Folks are sprucing up RVs, parents are packing kids’ camp gear, airlines are adding flights, and hotels are raising prices. The summer vacationers are coming.
What seems like a flood to us, however, is a trickle compared to the tsunami of holidaymakers in Europe, as anyone who has been sardined into a European train, plane, or lane at the beginning of July and August knows. On a recent summer day in Dubrovnik, I’ve been told, five cruise ships’ worth of tour groups created such a pedestrian gridlock that police had to unknot the crowd.
Americans just don’t vacation like other people do.
Why? — See the rest of this column at the Boston Review: The Leisure Gap.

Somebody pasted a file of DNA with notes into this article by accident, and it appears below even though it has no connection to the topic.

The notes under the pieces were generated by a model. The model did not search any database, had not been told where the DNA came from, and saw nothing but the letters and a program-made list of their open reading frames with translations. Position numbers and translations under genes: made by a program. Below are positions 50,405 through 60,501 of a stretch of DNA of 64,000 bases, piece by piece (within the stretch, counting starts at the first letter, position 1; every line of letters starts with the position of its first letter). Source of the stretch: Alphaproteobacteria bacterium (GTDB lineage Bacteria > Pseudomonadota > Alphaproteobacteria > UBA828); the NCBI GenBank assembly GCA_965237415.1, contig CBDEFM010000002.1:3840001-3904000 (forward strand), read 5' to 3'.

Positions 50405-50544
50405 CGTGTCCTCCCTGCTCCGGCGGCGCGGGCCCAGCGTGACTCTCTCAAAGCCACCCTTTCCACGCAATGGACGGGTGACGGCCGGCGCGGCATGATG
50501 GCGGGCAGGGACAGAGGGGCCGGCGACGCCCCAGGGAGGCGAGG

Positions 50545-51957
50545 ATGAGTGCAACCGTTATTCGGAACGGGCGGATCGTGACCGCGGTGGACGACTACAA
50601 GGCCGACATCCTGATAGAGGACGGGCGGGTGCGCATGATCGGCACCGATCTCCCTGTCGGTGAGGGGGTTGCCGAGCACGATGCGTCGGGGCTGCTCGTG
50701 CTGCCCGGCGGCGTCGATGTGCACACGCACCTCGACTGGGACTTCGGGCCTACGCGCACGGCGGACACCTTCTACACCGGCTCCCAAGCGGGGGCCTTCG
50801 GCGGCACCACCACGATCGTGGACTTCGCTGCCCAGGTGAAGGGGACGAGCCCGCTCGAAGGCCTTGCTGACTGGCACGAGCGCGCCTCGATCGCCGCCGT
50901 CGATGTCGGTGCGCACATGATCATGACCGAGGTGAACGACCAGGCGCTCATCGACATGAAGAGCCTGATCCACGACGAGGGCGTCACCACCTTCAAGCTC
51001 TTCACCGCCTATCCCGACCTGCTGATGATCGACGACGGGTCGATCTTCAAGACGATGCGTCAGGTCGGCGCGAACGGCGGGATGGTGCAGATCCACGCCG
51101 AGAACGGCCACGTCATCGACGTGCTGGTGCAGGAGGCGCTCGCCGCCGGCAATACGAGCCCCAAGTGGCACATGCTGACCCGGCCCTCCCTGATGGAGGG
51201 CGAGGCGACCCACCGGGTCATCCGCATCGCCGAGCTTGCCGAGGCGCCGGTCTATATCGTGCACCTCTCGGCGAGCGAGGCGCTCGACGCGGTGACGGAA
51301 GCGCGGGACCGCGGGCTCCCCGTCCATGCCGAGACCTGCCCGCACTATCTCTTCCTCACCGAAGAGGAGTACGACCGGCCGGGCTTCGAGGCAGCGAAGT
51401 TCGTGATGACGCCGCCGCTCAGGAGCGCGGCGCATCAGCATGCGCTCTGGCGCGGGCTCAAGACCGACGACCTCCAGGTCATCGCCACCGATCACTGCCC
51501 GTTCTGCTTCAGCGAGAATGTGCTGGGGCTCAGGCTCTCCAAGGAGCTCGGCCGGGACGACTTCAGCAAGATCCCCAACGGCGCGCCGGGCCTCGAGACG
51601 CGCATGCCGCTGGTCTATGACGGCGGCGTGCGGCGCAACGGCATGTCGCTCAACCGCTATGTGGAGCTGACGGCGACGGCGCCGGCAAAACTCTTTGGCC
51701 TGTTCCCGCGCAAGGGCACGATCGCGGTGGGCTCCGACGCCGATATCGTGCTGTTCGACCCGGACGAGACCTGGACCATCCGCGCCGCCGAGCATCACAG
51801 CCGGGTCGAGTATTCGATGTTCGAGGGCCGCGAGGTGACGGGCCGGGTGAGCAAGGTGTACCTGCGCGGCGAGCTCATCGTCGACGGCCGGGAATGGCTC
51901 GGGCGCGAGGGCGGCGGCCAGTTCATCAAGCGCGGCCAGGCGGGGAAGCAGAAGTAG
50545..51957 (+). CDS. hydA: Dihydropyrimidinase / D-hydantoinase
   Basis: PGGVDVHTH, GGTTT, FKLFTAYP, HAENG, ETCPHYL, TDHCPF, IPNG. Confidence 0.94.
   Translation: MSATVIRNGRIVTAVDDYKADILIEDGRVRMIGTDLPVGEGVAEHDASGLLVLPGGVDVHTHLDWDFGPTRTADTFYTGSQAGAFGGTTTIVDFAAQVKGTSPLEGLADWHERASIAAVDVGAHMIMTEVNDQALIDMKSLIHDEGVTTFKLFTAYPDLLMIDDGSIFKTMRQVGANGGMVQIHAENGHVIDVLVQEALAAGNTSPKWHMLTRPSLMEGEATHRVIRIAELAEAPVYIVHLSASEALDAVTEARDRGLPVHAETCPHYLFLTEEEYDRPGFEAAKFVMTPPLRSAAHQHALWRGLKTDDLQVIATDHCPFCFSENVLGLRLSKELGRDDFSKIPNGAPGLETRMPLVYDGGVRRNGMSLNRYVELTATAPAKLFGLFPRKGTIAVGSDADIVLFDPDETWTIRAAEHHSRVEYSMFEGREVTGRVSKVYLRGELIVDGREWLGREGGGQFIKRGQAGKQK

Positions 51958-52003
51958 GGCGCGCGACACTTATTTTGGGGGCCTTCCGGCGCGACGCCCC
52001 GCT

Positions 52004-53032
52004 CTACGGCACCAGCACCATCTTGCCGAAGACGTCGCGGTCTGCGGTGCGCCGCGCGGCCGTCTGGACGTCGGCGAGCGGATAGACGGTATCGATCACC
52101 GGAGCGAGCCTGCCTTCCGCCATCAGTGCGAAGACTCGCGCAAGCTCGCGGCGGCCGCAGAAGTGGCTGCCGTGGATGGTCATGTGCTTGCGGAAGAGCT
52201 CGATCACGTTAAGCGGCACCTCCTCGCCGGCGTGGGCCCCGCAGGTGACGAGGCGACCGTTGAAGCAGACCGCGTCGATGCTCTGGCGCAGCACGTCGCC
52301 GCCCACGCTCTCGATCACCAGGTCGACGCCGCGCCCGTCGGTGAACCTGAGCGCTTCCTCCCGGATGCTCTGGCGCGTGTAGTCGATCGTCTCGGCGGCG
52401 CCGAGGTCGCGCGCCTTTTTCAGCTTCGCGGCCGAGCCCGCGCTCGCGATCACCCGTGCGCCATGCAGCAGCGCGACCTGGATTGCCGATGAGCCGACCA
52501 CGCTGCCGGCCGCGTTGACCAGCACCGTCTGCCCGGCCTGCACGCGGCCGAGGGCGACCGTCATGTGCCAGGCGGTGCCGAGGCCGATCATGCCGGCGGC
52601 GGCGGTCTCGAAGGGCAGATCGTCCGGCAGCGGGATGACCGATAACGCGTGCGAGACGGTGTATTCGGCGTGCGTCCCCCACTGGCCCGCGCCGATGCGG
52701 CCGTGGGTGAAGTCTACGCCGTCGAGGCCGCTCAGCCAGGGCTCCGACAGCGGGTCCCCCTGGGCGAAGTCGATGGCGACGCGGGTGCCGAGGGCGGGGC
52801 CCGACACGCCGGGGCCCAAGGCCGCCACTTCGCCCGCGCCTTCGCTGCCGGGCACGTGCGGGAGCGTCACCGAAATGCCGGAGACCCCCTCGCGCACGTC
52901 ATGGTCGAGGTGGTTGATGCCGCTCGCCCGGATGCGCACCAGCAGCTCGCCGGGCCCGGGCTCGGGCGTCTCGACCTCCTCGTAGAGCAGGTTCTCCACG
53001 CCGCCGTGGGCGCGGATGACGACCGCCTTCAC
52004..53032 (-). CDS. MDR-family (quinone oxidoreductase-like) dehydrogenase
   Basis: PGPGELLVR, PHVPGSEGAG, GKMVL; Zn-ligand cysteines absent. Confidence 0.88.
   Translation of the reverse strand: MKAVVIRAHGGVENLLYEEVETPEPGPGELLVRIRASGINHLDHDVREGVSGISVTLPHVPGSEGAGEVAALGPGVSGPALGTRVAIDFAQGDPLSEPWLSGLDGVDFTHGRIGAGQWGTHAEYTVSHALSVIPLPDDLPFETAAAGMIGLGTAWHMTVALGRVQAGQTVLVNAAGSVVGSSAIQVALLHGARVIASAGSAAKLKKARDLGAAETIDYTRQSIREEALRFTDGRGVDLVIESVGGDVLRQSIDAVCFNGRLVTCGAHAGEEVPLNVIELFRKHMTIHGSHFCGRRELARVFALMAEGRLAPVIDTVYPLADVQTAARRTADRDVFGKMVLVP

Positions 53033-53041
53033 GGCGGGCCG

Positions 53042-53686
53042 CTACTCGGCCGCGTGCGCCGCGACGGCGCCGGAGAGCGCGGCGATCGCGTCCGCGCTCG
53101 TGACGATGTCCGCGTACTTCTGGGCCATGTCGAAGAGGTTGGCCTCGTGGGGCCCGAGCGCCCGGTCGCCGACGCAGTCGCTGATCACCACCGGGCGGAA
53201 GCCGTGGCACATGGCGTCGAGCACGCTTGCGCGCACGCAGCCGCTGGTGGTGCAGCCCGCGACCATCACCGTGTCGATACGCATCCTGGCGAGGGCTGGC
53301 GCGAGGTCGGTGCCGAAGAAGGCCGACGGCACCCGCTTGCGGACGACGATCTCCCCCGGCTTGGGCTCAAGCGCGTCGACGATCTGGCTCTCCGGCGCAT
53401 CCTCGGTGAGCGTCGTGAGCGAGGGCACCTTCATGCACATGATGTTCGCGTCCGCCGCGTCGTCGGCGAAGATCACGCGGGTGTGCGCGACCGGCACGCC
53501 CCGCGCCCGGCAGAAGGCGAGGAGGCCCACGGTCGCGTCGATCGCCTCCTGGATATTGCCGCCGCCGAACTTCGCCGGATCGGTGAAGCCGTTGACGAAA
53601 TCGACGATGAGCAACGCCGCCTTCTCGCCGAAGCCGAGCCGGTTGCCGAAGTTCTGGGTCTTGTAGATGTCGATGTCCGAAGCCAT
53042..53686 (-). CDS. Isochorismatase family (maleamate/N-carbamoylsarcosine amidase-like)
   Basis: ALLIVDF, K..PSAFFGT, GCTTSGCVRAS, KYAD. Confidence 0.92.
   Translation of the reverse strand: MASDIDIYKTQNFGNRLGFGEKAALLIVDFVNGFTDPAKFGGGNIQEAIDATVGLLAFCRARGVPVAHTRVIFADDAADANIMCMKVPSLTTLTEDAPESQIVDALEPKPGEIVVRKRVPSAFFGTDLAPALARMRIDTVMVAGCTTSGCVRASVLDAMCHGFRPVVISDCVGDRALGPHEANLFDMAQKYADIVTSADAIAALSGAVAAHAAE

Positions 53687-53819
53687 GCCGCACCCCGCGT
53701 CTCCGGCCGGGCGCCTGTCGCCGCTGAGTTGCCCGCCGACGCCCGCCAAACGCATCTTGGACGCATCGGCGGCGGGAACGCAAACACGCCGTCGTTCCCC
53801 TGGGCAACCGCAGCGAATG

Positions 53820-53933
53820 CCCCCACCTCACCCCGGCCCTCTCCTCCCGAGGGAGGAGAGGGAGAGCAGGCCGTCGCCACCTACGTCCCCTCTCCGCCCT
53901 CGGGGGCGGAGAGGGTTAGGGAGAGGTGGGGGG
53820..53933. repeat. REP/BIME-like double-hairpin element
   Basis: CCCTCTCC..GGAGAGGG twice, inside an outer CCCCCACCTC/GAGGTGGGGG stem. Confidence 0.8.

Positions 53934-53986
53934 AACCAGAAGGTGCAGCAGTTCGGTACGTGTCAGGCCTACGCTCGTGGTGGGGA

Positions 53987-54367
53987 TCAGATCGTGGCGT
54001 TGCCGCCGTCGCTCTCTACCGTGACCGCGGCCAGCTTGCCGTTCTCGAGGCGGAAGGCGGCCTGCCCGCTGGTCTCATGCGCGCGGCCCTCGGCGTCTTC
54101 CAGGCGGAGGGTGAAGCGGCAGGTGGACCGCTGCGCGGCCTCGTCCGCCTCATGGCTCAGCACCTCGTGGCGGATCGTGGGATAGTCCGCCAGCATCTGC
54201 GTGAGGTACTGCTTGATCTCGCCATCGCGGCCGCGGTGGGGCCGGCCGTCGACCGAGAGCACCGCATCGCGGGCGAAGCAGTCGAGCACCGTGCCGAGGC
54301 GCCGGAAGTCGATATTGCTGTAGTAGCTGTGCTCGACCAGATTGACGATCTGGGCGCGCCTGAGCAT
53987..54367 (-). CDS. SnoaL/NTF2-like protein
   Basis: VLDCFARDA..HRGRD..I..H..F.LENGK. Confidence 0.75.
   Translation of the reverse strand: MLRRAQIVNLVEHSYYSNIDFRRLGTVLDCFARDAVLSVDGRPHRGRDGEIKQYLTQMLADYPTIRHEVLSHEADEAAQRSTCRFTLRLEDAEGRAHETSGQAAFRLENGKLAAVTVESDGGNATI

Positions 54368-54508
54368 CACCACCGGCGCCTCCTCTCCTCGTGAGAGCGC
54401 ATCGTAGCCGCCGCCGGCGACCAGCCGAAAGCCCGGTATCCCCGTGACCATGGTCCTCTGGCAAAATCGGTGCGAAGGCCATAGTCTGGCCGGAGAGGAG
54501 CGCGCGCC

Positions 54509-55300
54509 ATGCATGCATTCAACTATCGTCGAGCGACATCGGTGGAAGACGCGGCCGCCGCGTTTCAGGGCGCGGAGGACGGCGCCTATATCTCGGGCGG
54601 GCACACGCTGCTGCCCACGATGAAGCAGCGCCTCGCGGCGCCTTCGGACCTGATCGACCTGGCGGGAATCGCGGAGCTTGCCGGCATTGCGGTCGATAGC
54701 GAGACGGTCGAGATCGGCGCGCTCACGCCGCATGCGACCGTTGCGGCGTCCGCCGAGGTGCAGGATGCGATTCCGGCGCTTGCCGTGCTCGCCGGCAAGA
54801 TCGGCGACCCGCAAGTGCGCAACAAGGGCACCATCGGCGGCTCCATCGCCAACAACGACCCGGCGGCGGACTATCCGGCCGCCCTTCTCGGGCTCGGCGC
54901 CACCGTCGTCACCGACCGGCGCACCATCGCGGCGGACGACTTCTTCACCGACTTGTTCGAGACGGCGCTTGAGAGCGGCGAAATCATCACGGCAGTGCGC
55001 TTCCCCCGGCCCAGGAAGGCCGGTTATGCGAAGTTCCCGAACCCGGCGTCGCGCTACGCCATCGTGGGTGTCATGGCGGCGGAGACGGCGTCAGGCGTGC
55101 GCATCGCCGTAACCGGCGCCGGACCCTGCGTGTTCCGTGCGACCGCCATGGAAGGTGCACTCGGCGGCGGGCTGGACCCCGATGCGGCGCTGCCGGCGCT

Update (Sept. 1, 2014): An analysis on Vox claims that there has been a tremendous drop in the percent of American workers who take week-long vacations, from about 80% around 1980 to about 55% in 2014. Update (Sept. 12, 2014): An analysis by Daniel S. Hamermesh and Elena Stancanelli reveals that, other things being equal, including total hours worked, Americans are likelier than people in several other OECD nations to work “strange” hours — i.e., nights or weekends. This appears to testify to the relative weakness of employees in the American labor market.